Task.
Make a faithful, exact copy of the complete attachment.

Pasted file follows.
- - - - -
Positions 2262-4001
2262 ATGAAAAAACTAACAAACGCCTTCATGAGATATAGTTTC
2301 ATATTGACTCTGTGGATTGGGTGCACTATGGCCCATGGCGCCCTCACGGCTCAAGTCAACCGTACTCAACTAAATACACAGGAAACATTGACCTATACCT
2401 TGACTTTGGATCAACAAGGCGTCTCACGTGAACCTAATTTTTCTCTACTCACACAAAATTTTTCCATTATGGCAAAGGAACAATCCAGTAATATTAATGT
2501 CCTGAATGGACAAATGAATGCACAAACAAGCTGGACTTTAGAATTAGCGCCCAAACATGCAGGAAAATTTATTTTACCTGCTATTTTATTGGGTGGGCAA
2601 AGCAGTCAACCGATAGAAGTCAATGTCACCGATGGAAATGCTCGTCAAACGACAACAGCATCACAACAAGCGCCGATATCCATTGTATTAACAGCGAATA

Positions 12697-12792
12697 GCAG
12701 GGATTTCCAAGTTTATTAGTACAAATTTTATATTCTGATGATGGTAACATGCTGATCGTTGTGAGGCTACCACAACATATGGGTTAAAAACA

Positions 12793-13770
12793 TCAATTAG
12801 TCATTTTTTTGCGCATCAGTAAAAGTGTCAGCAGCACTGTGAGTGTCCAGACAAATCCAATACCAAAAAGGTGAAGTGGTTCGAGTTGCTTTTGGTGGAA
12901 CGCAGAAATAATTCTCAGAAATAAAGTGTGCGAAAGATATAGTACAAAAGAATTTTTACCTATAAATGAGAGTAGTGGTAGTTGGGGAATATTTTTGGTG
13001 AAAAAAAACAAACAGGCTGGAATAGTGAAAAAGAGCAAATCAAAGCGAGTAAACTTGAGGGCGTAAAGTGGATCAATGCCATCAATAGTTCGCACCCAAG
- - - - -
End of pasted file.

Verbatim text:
Positions 2262-4001
2262 ATGAAAAAACTAACAAACGCCTTCATGAGATATAGTTTC
2301 ATATTGACTCTGTGGATTGGGTGCACTATGGCCCATGGCGCCCTCACGGCTCAAGTCAACCGTACTCAACTAAATACACAGGAAACATTGACCTATACCT
2401 TGACTTTGGATCAACAAGGCGTCTCACGTGAACCTAATTTTTCTCTACTCACACAAAATTTTTCCATTATGGCAAAGGAACAATCCAGTAATATTAATGT
2501 CCTGAATGGACAAATGAATGCACAAACAAGCTGGACTTTAGAATTAGCGCCCAAACATGCAGGAAAATTTATTTTACCTGCTATTTTATTGGGTGGGCAA
2601 AGCAGTCAACCGATAGAAGTCAATGTCACCGATGGAAATGCTCGTCAAACGACAACAGCATCACAACAAGCGCCGATATCCATTGTATTAACAGCGAATA

Positions 12697-12792
12697 GCAG
12701 GGATTTCCAAGTTTATTAGTACAAATTTTATATTCTGATGATGGTAACATGCTGATCGTTGTGAGGCTACCACAACATATGGGTTAAAAACA

Positions 12793-13770
12793 TCAATTAG
12801 TCATTTTTTTGCGCATCAGTAAAAGTGTCAGCAGCACTGTGAGTGTCCAGACAAATCCAATACCAAAAAGGTGAAGTGGTTCGAGTTGCTTTTGGTGGAA
12901 CGCAGAAATAATTCTCAGAAATAAAGTGTGCGAAAGATATAGTACAAAAGAATTTTTACCTATAAATGAGAGTAGTGGTAGTTGGGGAATATTTTTGGTG
13001 AAAAAAAACAAACAGGCTGGAATAGTGAAAAAGAGCAAATCAAAGCGAGTAAACTTGAGGGCGTAAAGTGGATCAATGCCATCAATAGTTCGCACCCAAG